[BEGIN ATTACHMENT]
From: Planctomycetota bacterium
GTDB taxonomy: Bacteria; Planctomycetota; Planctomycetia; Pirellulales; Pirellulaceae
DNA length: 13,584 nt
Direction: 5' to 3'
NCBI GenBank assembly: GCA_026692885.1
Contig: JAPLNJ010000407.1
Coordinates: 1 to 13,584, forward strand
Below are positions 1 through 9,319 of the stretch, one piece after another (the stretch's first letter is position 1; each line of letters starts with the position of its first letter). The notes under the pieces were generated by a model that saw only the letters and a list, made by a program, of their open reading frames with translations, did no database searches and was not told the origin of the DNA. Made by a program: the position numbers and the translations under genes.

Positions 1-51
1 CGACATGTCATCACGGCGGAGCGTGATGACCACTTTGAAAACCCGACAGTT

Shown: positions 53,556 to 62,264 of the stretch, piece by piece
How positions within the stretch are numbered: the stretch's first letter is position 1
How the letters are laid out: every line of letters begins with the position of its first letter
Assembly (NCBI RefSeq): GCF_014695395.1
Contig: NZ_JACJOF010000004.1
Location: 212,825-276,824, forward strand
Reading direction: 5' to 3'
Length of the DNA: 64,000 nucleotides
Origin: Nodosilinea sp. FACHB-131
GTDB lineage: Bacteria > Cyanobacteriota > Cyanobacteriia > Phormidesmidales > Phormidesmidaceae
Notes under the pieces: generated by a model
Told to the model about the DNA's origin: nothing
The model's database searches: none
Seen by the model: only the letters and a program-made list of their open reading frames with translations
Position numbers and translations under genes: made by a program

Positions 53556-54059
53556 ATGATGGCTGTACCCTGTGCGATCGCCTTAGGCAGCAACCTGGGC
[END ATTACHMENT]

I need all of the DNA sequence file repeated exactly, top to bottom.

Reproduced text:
From: Planctomycetota bacterium
GTDB taxonomy: Bacteria; Planctomycetota; Planctomycetia; Pirellulales; Pirellulaceae
DNA length: 13,584 nt
Direction: 5' to 3'
NCBI GenBank assembly: GCA_026692885.1
Contig: JAPLNJ010000407.1
Coordinates: 1 to 13,584, forward strand
Below are positions 1 through 9,319 of the stretch, one piece after another (the stretch's first letter is position 1; each line of letters starts with the position of its first letter). The notes under the pieces were generated by a model that saw only the letters and a list, made by a program, of their open reading frames with translations, did no database searches and was not told the origin of the DNA. Made by a program: the position numbers and the translations under genes.

Positions 1-51
1 CGACATGTCATCACGGCGGAGCGTGATGACCACTTTGAAAACCCGACAGTT

Shown: positions 53,556 to 62,264 of the stretch, piece by piece
How positions within the stretch are numbered: the stretch's first letter is position 1
How the letters are laid out: every line of letters begins with the position of its first letter
Assembly (NCBI RefSeq): GCF_014695395.1
Contig: NZ_JACJOF010000004.1
Location: 212,825-276,824, forward strand
Reading direction: 5' to 3'
Length of the DNA: 64,000 nucleotides
Origin: Nodosilinea sp. FACHB-131
GTDB lineage: Bacteria > Cyanobacteriota > Cyanobacteriia > Phormidesmidales > Phormidesmidaceae
Notes under the pieces: generated by a model
Told to the model about the DNA's origin: nothing
The model's database searches: none
Seen by the model: only the letters and a program-made list of their open reading frames with translations
Position numbers and translations under genes: made by a program

Positions 53556-54059
53556 ATGATGGCTGTACCCTGTGCGATCGCCTTAGGCAGCAACCTGGGC